She finished her mantra ahead of the ice clearing from the array. Impatiently she waited for the solar arrays to charge so she could obtain the results. Her celebration ended as quickly as it started when she realized she did not know in which direction home lay. Colliding with the asteroid destroyed long range communications along with the stellar cartography section. Her anger flared when she could not locate any of the ship’s star charts in the computer system.
“I am, therefore I think.” She said the next morning.
It took much of the next day to find an alternative answer. A long deceased crewmember adapted the surviving communications receiver into a type of radio telescope. It could listen for standard transmissions as well as the Esper band, the voice of Null space. After his demise, his system recorded thousands of hours of hisses, pops, and crackles. She searched for anomalies in the noise finding one good candidate. Muffled voices on the Esper band — a random snippet of routine conversation recorded a few days before Mitzi’s death. It took a moment for her to back-calculate to determine the patch of sky the array had been listening to.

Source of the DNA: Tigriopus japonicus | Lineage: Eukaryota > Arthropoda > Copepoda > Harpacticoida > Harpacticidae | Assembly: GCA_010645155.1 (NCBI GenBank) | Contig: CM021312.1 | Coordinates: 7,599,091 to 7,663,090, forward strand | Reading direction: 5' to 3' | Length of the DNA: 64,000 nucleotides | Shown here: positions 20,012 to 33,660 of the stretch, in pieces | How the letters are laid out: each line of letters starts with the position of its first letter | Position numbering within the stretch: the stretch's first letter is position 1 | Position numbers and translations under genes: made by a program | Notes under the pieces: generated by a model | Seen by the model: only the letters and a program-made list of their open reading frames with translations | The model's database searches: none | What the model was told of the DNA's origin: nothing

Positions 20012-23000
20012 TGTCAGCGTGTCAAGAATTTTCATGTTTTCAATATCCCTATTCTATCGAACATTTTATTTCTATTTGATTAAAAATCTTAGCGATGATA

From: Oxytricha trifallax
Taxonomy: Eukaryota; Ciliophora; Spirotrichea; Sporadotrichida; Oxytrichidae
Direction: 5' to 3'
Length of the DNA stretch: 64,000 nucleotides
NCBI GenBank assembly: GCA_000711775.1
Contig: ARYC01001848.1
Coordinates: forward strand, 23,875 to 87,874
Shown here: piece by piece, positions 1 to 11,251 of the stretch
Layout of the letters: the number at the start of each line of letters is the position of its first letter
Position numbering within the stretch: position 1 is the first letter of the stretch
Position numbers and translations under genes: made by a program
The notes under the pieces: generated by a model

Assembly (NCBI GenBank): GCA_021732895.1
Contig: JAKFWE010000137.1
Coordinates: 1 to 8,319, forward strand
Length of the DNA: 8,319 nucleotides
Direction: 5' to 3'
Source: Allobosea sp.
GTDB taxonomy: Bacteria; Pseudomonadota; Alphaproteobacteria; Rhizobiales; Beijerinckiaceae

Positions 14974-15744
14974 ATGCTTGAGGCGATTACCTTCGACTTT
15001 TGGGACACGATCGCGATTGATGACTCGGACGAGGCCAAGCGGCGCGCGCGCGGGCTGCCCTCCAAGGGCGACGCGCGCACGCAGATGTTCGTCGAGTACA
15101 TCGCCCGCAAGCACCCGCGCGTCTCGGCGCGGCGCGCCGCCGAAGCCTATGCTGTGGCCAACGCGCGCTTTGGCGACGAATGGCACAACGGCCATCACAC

“Time to head home.” She declared the next morning.
With great trepidation, she started one of the reactors fully expecting it to blow itself through the side of the hull. She needed one reactor to power the critical flight systems. She still had seven left. Ada routed every control she could think of to the engineering deck to function as an emergency bridge. Everything checked out but she hesitated. She never operated anything more complicated than a single person craft — as a simulation.
“What’s the worst thing that can happen? I run into something?” She said in the direction of the asteroid.